By now, you’ve probably heard the controversial track that Macklemore dropped a day or so ago: “White Privilege II.” The meandering 9-minute song addresses (among other things) white appropriation of black culture, his own burgeoning involvement with Black Lives Matter, his feelings about his role in culture, and what awareness looks like. Is it an earth-shattering piece of artwork that will change the shape and trajectory of hip-hop? Surely not. But that’s never been Macklemore’s schtick—he’s the posterboy of palatable rap, toe-ing the line of wholesome while borrowing the voice, the look, and the affect of blackness. And he knows this.
Written by I.C. Two of this winter’s most absorbing movies emphasize the centrality of gender identity in thought-provoking ways. The…
Starting off the new year with some good old-fashioned American paranoia!
…my point is that there is no easy choice between choice and social determination — that choice itself is not the solution to the oppressive pressures of racism and patriarchy because the choices we have (and the fact of choice at all) are constructed by the very systems we wish to use them to undermine.
By Belinda Cai New Netflix series “Master of None” from Aziz Ansari. “Master of None” Twitter. Whether you think it’s…
This week, we are happy to introduce one of our writers’ upcoming projects. “As I Lay Crying” tells stories and…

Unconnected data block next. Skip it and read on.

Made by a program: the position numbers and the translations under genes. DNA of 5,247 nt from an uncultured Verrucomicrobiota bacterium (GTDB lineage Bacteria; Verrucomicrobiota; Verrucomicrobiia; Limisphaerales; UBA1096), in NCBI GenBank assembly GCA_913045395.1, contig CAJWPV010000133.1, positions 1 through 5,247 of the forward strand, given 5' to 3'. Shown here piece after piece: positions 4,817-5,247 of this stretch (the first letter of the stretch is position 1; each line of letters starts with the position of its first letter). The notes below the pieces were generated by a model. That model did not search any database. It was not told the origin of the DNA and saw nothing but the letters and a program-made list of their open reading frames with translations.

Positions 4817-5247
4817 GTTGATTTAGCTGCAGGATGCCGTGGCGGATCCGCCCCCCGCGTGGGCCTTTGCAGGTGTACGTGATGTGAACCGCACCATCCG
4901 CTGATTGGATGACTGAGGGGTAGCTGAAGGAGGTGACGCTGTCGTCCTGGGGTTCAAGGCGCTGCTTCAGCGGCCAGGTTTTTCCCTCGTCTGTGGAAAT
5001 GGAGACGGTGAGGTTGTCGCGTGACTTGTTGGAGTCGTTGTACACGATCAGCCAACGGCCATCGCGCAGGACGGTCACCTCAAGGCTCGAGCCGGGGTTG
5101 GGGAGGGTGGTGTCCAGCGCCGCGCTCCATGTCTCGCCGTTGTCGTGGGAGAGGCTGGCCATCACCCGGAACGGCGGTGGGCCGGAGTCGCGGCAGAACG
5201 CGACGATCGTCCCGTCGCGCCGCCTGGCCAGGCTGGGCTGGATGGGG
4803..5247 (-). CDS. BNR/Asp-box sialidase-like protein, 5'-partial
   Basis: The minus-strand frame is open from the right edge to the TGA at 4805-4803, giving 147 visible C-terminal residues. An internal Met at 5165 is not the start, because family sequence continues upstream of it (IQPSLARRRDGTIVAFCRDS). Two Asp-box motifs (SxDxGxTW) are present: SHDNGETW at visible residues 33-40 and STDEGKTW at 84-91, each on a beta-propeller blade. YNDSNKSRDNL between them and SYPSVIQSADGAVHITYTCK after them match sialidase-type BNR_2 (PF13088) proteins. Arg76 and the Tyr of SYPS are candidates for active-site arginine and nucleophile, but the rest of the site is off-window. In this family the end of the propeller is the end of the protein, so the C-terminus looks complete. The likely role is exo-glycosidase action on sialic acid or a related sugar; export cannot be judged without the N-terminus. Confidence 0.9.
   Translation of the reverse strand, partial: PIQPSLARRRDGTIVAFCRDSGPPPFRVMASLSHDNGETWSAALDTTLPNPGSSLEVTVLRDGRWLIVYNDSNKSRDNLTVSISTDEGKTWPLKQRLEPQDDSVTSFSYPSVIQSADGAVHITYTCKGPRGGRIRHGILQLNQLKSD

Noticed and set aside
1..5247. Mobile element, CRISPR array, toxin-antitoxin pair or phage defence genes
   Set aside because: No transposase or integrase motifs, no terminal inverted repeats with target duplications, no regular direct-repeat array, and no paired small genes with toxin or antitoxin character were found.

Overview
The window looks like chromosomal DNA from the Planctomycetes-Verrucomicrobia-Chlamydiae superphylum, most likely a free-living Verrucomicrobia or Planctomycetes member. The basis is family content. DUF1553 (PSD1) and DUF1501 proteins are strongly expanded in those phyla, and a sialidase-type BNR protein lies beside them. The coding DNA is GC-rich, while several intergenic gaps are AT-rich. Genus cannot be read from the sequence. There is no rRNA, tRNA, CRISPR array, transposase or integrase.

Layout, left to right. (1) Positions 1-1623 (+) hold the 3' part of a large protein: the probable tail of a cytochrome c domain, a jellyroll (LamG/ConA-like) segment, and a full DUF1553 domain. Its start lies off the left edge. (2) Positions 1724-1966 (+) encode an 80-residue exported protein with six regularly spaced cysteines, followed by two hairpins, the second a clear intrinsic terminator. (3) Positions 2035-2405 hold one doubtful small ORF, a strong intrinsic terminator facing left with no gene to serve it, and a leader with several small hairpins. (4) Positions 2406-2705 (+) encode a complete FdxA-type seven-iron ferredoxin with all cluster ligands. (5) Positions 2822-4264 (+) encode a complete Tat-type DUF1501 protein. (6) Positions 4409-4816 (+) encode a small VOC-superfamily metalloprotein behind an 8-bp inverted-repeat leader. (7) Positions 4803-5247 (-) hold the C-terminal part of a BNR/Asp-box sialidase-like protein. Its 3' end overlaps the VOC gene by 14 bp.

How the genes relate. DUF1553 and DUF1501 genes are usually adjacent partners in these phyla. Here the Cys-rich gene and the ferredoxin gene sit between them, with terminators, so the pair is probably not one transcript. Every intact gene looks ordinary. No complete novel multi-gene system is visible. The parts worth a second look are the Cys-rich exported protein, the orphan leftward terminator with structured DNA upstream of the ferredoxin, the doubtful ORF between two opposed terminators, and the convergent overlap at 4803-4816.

Tyler is a lot of things: brilliant set designer and master carpenter, comrade-in-arms in various D&D campaigns, athlete and mentor-coach-athlete for the Special Olympics, dedicated employee and fiercely loyal friend. But last weekend, we sat down to talk specifically about allyship, his journey as a transman, and his role as an outspoken advocate for LGBTQA people everywhere.
Among the things to admire about Tyler is his iron-clad belief that his openness about his experience as a transman will make future transgender people’s lives a little easier. Two noble beliefs lie at the root of his advocacy strategies: 1) that when given the chance through education and dialogue, people are capable of being kind to and accepting of another and 2) that his willingness to discuss parts of his life outside of the realm of polite conversation will have real, tangible, positive consequences in the world. Tyler carefully considers the ethical dimensions of his decisions about his “outness” as he debates whether or not it’s “right” for him to stealth when he knows that his ability to pass as a man makes him less visible, which he recognizes is an option many transgender people, especially transwomen, don’t have.
Our conversation spanned a variety of topics but continually came back to the central theme of education and communication as ways, not to erase difference, but to render it at once more visible and more celebrated on all levels.
While the zoot suit remained more or less subcultural—it was never picked up by the (white) mainstream as anything other than a nostalgic emblem of a depoliticized jazz age—other forms of subcultural style circulate more widely and suggest a more complex relationship between subculture and mainstream than we usually suppose.
As time went on, I began sitting in front of the television less because I no longer saw people on the screen that looked like me. In their attempt to offset backlash, some networks hired one or two token non-white cast members. Seeing them became an occasion for me to think about how harmful inclusive exclusion is. It was never enough.
“…in general the Academy and the industry it mirrors manage diversity the same way that corporate America does, by ticking off boxes.”